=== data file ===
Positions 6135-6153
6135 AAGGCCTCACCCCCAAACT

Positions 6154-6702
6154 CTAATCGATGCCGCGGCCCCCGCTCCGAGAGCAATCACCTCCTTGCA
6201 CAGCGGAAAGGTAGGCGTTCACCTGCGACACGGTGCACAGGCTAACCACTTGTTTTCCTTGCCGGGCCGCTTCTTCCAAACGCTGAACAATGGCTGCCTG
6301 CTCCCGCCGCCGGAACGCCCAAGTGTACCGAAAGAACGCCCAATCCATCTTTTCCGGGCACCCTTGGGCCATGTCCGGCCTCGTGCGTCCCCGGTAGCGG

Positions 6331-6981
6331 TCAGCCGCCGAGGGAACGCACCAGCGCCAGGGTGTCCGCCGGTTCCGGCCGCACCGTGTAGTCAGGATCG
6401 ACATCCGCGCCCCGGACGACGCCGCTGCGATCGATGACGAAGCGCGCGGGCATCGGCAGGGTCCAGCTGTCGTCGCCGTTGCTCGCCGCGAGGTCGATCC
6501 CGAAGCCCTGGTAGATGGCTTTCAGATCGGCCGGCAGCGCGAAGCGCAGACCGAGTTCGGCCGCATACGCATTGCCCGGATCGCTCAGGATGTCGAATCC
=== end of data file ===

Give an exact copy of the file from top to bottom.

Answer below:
Positions 6135-6153
6135 AAGGCCTCACCCCCAAACT

Positions 6154-6702
6154 CTAATCGATGCCGCGGCCCCCGCTCCGAGAGCAATCACCTCCTTGCA
6201 CAGCGGAAAGGTAGGCGTTCACCTGCGACACGGTGCACAGGCTAACCACTTGTTTTCCTTGCCGGGCCGCTTCTTCCAAACGCTGAACAATGGCTGCCTG
6301 CTCCCGCCGCCGGAACGCCCAAGTGTACCGAAAGAACGCCCAATCCATCTTTTCCGGGCACCCTTGGGCCATGTCCGGCCTCGTGCGTCCCCGGTAGCGG

Positions 6331-6981
6331 TCAGCCGCCGAGGGAACGCACCAGCGCCAGGGTGTCCGCCGGTTCCGGCCGCACCGTGTAGTCAGGATCG
6401 ACATCCGCGCCCCGGACGACGCCGCTGCGATCGATGACGAAGCGCGCGGGCATCGGCAGGGTCCAGCTGTCGTCGCCGTTGCTCGCCGCGAGGTCGATCC
6501 CGAAGCCCTGGTAGATGGCTTTCAGATCGGCCGGCAGCGCGAAGCGCAGACCGAGTTCGGCCGCATACGCATTGCCCGGATCGCTCAGGATGTCGAATCC